Sustainability Analysis of Municipal Solid Waste Management Programme in GMADA cluster, Punjab
Corresponding Editor: MALAVIKA DADLANI
Abstract. Solid waste management (SWM) is one of the important components of Swachh Bharat Mission, a campaign taken up by the Government of India with an aim to clean up the streets of Indian cities/towns and make them free from open defecation. This paper analyses the action plans taken up by the government of Punjab in response to the new SWM Rules, 2016, for developing waste processing facilities. The focus is particularly on Mohali as it is emerging as an educational hub, and accordingly, the government is coming up with a plan to develop a centralized waste processing facility to generate Refuse derived Fuel (RDF). Through this study, we try to highlight that the current chosen technology - RDF may not sustain as a large fraction of the wastes generated in Mohali is wet organics (62%), while the dry combustible fraction required for RDF is only 17%. Further, it has been observed that Mohali plans to connect 15 urban local bodies (ULBs) to a single processing site and a few of them are far (~70 km) and generate low daily wastes (5-7 TPD). Thus, looking at the obvious difficulties, the current study concludes that the SWM plan needs a revision with more focus on anaerobic digestion (AD) or composting as they are the appropriate technology for handing wet organic wastes.
Keywords. Municipal Solid Waste; Solid waste management; Mohali; Refuse derived fuel; Composting.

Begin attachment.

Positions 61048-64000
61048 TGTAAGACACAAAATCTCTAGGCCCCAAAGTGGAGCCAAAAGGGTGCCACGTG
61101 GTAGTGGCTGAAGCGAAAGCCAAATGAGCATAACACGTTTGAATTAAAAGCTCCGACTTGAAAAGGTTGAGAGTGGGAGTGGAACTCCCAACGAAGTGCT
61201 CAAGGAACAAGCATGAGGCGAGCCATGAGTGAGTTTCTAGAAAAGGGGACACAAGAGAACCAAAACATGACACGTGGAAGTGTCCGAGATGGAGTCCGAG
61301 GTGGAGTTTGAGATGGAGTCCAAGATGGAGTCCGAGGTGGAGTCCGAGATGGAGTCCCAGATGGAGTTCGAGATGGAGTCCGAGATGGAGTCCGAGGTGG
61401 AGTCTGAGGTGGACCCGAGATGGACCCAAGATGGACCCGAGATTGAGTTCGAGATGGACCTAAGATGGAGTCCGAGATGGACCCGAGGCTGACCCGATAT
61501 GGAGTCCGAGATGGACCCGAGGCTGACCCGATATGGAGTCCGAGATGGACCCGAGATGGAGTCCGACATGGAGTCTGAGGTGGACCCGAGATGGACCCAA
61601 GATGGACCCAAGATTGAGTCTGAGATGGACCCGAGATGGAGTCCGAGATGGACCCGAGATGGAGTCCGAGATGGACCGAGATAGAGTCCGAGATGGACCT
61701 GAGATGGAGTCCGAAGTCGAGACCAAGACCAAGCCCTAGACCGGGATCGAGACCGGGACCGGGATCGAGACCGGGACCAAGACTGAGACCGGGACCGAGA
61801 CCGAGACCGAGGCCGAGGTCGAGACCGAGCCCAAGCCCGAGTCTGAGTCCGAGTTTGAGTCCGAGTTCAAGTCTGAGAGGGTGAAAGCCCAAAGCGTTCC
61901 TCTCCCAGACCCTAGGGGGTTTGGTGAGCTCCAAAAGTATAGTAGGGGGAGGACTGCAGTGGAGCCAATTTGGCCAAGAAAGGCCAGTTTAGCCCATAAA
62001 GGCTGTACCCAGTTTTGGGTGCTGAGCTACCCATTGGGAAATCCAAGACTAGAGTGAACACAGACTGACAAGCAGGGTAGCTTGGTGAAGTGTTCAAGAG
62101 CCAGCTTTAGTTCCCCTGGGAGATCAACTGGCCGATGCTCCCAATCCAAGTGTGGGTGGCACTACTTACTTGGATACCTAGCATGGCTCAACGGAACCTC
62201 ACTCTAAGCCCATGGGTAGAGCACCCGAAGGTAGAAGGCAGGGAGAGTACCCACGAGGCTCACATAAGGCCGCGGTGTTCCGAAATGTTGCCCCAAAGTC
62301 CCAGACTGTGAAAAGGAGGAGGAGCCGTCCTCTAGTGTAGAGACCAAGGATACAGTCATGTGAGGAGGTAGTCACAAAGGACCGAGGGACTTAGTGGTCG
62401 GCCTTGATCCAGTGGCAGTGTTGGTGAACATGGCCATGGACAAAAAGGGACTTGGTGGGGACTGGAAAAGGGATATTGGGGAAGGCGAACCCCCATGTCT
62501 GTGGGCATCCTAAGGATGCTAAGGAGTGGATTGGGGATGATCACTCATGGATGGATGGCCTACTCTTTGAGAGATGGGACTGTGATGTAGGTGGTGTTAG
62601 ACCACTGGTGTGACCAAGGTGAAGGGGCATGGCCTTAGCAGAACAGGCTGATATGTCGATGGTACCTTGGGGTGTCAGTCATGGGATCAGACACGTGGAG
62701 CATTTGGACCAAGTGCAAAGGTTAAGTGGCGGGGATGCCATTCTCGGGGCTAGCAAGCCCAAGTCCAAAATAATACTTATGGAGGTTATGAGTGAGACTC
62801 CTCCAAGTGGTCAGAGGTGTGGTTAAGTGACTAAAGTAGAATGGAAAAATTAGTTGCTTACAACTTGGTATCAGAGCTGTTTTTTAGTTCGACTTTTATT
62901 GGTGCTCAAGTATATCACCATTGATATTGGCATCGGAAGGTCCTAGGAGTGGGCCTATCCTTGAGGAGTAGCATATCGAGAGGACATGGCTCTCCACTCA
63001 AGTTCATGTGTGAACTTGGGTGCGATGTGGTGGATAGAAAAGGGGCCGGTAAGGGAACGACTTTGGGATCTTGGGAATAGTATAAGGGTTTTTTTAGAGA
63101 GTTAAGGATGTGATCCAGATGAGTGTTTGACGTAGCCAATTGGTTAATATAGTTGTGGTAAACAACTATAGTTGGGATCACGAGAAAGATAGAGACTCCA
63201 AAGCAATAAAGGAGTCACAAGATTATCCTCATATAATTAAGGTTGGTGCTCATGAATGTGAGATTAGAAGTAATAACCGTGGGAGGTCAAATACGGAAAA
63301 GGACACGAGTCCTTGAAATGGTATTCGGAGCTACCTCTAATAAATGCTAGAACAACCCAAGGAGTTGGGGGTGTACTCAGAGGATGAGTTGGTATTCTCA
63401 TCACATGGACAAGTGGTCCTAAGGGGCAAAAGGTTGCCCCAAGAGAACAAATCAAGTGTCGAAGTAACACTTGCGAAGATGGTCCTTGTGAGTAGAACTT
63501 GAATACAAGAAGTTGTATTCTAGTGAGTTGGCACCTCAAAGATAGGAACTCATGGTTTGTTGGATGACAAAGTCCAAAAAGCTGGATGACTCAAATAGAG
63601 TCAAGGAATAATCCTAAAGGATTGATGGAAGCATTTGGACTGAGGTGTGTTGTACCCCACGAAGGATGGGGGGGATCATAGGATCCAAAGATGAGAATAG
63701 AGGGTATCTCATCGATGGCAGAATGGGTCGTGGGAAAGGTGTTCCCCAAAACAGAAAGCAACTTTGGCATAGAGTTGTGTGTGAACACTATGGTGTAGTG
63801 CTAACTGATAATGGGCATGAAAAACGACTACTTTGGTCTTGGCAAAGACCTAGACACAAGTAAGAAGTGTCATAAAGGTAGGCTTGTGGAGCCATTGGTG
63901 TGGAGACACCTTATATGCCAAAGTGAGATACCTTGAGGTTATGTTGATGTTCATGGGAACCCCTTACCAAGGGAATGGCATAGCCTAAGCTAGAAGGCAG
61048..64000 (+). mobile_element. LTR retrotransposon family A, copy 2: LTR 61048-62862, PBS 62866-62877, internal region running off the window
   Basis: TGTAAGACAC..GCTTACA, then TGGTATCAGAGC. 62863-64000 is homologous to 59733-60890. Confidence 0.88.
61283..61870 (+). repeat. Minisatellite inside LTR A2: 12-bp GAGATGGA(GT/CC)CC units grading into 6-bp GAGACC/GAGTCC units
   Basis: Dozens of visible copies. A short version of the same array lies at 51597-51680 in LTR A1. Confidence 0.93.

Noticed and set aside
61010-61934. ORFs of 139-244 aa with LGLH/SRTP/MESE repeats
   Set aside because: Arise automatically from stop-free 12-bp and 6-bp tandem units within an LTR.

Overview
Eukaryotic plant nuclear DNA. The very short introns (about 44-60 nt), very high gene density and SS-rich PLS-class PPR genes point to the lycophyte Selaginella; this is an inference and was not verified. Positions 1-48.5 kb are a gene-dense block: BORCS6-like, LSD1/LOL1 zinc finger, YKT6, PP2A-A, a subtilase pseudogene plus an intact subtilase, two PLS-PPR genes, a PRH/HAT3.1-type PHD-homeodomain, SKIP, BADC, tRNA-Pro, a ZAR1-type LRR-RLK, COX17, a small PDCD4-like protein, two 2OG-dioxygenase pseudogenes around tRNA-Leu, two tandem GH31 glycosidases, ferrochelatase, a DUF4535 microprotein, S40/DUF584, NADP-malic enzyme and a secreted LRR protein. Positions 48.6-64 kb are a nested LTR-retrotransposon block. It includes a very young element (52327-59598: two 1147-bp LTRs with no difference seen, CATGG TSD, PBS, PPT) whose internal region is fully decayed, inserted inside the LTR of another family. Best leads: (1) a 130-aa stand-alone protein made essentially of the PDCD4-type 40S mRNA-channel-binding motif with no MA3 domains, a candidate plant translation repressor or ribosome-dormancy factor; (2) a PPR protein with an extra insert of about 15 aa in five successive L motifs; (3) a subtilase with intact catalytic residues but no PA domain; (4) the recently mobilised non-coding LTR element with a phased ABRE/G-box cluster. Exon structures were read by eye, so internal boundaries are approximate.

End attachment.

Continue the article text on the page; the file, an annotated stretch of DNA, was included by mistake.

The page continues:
- MT: Million tonne
- CO2: Carbon dioxide
- CH4: Methane
- AD: Anaerobic digestion
- PPP: public-private partnership
- MSW: Municipal solid waste
- RDF: Refuse derived fuel
- SWM: Solid waste management
- ULB: Urban local bodies
Population growth, economic development, and improved living standards have led to an increase in municipal solid waste (MSW) generation in the urban areas, and it has become a major concern for a country like India as it still does not have a proper infrastructure to treat the wastes. Studies have revealed that India generates about 62 MT (million tonnes) of wastes annually and of this only 43 MT is collected and 11.9 MT is treated [Press Information Bureau 2016]. Rest is disposed in open landfills. Now that the new Solid Waste Management Rules: SWM, 2016 have come into force, all states are asked to showcase their action plans towards building facilities for waste disposal and processing. Most states have submitted their strategies, and the Central Pollution Control Board has been reviewing the statuses of implementations [Consolidated review 2016].